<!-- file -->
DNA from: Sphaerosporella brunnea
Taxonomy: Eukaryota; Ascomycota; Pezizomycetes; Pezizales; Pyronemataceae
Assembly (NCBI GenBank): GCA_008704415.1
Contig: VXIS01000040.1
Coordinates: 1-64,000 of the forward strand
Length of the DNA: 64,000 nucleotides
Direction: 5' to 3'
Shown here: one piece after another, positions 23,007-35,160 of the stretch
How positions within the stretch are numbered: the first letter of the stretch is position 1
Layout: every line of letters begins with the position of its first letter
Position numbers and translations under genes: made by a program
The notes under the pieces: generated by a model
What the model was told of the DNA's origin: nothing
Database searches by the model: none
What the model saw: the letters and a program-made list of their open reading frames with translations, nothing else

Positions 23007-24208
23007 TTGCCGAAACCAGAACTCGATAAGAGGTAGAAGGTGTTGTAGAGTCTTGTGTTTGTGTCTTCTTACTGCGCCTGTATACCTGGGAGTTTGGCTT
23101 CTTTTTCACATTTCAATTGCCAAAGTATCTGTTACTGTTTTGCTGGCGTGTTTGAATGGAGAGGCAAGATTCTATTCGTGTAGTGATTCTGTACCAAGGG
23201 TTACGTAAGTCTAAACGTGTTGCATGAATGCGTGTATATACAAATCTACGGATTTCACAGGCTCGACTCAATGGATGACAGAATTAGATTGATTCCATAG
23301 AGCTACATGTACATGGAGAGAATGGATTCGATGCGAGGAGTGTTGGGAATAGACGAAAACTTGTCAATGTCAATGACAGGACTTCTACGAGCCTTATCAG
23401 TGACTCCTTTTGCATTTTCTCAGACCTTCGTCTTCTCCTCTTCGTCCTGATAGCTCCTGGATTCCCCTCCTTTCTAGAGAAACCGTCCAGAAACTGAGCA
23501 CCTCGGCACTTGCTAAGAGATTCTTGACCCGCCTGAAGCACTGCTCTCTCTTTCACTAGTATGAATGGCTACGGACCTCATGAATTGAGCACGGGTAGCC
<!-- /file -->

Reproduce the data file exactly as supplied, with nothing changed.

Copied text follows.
DNA from: Sphaerosporella brunnea
Taxonomy: Eukaryota; Ascomycota; Pezizomycetes; Pezizales; Pyronemataceae
Assembly (NCBI GenBank): GCA_008704415.1
Contig: VXIS01000040.1
Coordinates: 1-64,000 of the forward strand
Length of the DNA: 64,000 nucleotides
Direction: 5' to 3'
Shown here: one piece after another, positions 23,007-35,160 of the stretch
How positions within the stretch are numbered: the first letter of the stretch is position 1
Layout: every line of letters begins with the position of its first letter
Position numbers and translations under genes: made by a program
The notes under the pieces: generated by a model
What the model was told of the DNA's origin: nothing
Database searches by the model: none
What the model saw: the letters and a program-made list of their open reading frames with translations, nothing else

Positions 23007-24208
23007 TTGCCGAAACCAGAACTCGATAAGAGGTAGAAGGTGTTGTAGAGTCTTGTGTTTGTGTCTTCTTACTGCGCCTGTATACCTGGGAGTTTGGCTT
23101 CTTTTTCACATTTCAATTGCCAAAGTATCTGTTACTGTTTTGCTGGCGTGTTTGAATGGAGAGGCAAGATTCTATTCGTGTAGTGATTCTGTACCAAGGG
23201 TTACGTAAGTCTAAACGTGTTGCATGAATGCGTGTATATACAAATCTACGGATTTCACAGGCTCGACTCAATGGATGACAGAATTAGATTGATTCCATAG
23301 AGCTACATGTACATGGAGAGAATGGATTCGATGCGAGGAGTGTTGGGAATAGACGAAAACTTGTCAATGTCAATGACAGGACTTCTACGAGCCTTATCAG
23401 TGACTCCTTTTGCATTTTCTCAGACCTTCGTCTTCTCCTCTTCGTCCTGATAGCTCCTGGATTCCCCTCCTTTCTAGAGAAACCGTCCAGAAACTGAGCA
23501 CCTCGGCACTTGCTAAGAGATTCTTGACCCGCCTGAAGCACTGCTCTCTCTTTCACTAGTATGAATGGCTACGGACCTCATGAATTGAGCACGGGTAGCC